But again the rebuilding focus shifted away from the former Schloss site, this time to Alexanderplatz, with a competition in 1964. It was not until Ulbricht was replaced by Erich Honecker as head of state in 1972 that the project was taken up again. Now the building programme was for a house of the people ( ‘Volkshaus’) and home for East German parliament (‘Volkskammer’). The project rapidly took shape. Architect Graffunder’s team designed a large elongated box made up of a steel frame and clad in a reflective glass envelope, into which were placed on the north site the auditorium of the Volkskammer and, at the south end, a large flexible conference space seating 5000. The interiors that also included bars and restaurants were lavishly detailed, and the wide, double-height foyer featured hundreds of lamps (which led to the Palast’s nickname of ‘Erich’s lamp shop’). The building was a success, not because it represented the state but because it offered amenities that were in very sort supply; restaurants in East Germany were few and far between.
The building was in use for a short fourteen years only, from 1976 to 1990. Swiftly after the East German Parliament had voted for the state to be dissolved in 1990, the Palast was closed due to asbestos contamination. The building was stripped back to its steel frame in 1998-9, ignoring advice by conservation experts to encase, rather than remove, the asbestos.
A future for the Palast?
The discussion about demolition or reuse has divided a city and its politicians. While the Berlin Senator for Culture, Thomas Flierl, son of the prominent East German architect Bruno Flierl, argued for its retention, the East German Social Democrat and Vice President of German parliament Wolfgang Thierse wanted to see the building demolished. And so did many Germans, in East and West, who think that with the end of state Socialism its traces must disappear too. But there were also countless voices that argued for the Palast to stay. The spaces within its large envelope could easily be converted, be it for much needed library space for the close-by Humboldt University or for cultural uses. A great number of artists have ‘re-used’ the building in the past four years or so, with installations and projects including the flooding of the building and boat tours.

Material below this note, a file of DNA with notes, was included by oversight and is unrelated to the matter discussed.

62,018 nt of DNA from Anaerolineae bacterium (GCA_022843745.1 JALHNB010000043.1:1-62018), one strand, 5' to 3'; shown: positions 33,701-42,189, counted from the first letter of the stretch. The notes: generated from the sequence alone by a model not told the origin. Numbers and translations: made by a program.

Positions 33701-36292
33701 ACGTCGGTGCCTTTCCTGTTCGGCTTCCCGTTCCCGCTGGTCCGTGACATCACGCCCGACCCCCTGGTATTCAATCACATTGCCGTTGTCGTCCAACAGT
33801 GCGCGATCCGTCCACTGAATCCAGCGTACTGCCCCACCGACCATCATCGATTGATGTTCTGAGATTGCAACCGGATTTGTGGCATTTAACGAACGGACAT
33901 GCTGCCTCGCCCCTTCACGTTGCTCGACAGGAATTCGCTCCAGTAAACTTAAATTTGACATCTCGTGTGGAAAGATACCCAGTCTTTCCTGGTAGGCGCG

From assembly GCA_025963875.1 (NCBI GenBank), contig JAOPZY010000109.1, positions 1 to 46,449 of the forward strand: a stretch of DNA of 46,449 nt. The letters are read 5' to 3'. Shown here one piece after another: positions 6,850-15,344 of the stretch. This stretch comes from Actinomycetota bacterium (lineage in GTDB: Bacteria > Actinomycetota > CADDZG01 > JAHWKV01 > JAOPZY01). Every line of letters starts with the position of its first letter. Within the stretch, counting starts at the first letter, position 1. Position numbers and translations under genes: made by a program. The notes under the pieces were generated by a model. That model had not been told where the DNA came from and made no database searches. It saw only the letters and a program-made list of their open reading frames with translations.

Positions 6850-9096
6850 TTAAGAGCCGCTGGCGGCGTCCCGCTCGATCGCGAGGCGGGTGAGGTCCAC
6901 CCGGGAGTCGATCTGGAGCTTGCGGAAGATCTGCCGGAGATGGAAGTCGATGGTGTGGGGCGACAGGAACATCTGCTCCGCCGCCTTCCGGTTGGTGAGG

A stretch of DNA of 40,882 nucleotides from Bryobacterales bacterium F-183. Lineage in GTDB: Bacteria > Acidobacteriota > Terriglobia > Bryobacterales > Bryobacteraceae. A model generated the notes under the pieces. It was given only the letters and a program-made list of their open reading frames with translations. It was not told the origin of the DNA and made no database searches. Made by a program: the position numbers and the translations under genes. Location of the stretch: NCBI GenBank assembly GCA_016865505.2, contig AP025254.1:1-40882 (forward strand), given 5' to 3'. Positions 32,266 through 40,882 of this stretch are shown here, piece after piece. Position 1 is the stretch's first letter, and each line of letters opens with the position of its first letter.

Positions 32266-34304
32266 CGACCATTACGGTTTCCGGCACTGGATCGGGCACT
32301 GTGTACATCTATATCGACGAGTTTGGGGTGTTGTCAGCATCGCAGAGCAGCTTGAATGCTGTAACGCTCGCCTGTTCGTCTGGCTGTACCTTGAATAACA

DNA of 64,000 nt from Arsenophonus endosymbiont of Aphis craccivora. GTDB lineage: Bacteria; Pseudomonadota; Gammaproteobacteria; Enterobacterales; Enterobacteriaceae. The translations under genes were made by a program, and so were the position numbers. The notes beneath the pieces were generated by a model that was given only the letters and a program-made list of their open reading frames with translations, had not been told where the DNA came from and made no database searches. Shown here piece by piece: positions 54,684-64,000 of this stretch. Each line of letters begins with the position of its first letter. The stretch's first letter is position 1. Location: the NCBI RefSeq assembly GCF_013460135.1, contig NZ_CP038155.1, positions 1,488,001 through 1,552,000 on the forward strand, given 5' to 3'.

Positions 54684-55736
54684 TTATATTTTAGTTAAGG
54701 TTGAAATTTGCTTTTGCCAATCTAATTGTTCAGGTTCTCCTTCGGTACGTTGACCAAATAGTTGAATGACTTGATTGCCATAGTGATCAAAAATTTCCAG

But instead of developing a new building programme for the Palast, a new block on the footprint of the Schloss is to be rebuilt, featuring the lost historic facades. This was decided by parliament in 2002. But will a new building happen? Berlin is bankrupt, and the twelve million Euros that the Palast’s demolition will cost, plus the costs for the asbestos removal, have already proved expensive. So will Berlin end up with the largest wasteland in the centre of a European capital: an open space even wider than the former socialist square that was designed for state-controlled demonstrations? This would be a very ironic twist of history indeed.
While the Palast is disappearing, its architectural neighbours that enclosed the Schlossplatz have experienced very different fates. The Ministry of Foreign Affairs of 1966 was demolished in 1995 to make way for a still unrealised rebuilding of Schinkel’s 1836 Bauakademie, while the Staatsratsgebäude, a government building of 1964, has been listed and is now used as a private business school, complete with its original Socialist-Realist stained glass depicting the working classes. Meanwhile, samples of the Palast’s interior are dutifully being stored by Berlin’s conservation department; to be included in a future Schloss building that may, or may not, happen.